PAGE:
The Shock of Diagnosis

No matter what comes next, life will never be the same.

BY: Karen Leigh Stroup

 
This article was excerpted with permission from "Speak the Language of Healing," published by Conari Press.

I have always been the responsible type, with a superego big enough to make any psychoanalyst salivate. I like to believe I am in charge of my life. I like to believe I get out of life what I put into it. If I eat well--say no more than 25 grams of fat a day--I assume I will stay well and will never have cancer. If I exercise right--say minimally 20 minutes 3 times a week--I assume I will not get sick, and certainly will never have cancer.

But there is a flaw in that line of thought. What does it have to say about the 24-year-old aerobics instructor in my support group who has breast cancer? How about my brother-in-law, the health nut? He has, since his youth, eaten only the best foods and exercised like a madman. And yet he was diagnosed with testicular cancer. He is well now, thank God, but he wears a T-shirt that says, "Eat right. Exercise. Die anyway."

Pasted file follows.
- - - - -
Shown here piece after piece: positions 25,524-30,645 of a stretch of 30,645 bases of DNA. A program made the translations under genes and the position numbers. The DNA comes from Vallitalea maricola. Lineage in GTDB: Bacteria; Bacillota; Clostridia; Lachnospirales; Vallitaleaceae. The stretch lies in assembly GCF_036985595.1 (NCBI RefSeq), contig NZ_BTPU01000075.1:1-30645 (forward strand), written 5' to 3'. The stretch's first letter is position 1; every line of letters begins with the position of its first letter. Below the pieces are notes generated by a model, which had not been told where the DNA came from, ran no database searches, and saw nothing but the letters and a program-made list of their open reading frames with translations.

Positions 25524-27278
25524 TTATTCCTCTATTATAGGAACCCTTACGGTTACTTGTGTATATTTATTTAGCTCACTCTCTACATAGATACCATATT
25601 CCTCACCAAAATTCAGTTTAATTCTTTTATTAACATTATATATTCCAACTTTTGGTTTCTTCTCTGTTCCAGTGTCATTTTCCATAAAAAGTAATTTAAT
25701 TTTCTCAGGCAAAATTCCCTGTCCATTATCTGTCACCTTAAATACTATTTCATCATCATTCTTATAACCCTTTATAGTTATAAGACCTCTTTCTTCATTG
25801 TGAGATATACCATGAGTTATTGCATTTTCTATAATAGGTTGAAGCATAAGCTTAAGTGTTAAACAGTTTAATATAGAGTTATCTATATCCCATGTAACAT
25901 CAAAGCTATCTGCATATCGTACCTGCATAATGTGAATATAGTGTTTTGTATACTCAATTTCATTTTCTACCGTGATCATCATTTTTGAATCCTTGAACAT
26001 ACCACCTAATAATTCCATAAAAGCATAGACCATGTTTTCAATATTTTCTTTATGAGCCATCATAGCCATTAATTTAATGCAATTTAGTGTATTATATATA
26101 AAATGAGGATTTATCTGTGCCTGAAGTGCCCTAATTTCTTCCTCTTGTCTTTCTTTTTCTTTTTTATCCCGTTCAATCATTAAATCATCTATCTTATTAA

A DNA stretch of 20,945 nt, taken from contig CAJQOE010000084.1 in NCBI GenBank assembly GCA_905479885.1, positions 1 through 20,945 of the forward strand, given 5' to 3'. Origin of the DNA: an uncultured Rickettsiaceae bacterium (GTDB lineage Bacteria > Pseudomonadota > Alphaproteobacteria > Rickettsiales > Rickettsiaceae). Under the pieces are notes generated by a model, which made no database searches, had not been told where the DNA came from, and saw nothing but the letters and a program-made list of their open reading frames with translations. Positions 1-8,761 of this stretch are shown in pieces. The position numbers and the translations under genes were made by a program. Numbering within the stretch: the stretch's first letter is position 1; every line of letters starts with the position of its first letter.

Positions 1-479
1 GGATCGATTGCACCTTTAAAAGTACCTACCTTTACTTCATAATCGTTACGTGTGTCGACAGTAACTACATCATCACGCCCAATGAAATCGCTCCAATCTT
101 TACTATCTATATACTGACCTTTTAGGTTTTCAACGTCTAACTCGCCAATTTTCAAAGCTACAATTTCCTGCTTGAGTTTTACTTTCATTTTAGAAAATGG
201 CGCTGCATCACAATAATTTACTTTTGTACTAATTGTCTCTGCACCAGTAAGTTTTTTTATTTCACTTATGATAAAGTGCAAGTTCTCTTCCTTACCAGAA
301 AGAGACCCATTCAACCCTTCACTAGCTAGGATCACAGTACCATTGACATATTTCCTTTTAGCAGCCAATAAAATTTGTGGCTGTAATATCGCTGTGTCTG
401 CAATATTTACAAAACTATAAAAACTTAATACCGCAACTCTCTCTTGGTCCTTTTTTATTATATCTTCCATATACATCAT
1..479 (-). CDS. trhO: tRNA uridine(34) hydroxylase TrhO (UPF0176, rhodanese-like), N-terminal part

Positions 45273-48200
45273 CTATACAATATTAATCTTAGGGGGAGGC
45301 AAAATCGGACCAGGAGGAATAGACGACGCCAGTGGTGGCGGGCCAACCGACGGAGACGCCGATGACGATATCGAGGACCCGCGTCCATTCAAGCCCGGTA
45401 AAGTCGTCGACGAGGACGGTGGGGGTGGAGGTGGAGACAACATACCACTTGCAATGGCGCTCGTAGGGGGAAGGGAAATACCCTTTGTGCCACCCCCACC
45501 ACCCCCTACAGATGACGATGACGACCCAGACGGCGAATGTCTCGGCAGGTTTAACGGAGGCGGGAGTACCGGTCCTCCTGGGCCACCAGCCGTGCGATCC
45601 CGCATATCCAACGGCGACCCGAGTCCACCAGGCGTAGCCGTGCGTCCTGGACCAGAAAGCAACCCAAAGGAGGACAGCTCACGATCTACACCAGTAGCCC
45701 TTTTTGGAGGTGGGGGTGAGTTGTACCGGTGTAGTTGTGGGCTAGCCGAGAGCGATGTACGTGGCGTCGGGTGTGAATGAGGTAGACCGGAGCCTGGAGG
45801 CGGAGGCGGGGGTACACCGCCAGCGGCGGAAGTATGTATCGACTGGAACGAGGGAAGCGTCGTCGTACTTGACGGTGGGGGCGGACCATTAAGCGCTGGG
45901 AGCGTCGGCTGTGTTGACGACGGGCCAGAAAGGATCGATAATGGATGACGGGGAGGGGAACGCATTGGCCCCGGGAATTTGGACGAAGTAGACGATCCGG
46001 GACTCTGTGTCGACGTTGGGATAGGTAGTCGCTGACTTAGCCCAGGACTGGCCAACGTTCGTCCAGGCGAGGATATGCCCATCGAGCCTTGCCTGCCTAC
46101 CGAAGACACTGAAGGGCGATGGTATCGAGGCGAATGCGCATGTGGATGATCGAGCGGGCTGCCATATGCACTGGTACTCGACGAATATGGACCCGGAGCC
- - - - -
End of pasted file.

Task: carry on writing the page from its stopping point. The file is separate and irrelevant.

Death is perhaps the ultimate evidence that I am not in control of my own life. Given reasonable mental and physical health and freedom from pain, I do not know anyone who would want to die. And yet it happens to each of us.

What kind of God allows women to get breast cancer? What kind of God creates a world in which every living thing eventually dies?

I do not believe, as some of my friends do, that God caused my cancer. I do not believe that God works like the Gary Larsen "Far Side" cartoon that shows God punching the "Smite" key at a computer, while the monitor shows an unsuspecting man about to meet his death by a falling piano.

On the other hand, if I believe in a God who is all-good and all-powerful (and I do), I must also believe that if God did not cause my cancer, she certainly permitted it. This is where things get scary. I would rather blame myself for my cancer than face these questions about God. What kind of God allows women to get breast cancer? What kind of God creates a world in which every living thing eventually dies?

It is hard for me not to picture God as a huge, all-powerful Karen, stripped of sin and psychopathology. It is tempting for me to say, "If I were God, I would never let women get breast cancer. I would never let anyone die." I cannot imagine how it can be that I am more compassionate than God.

Continued on page 2: »

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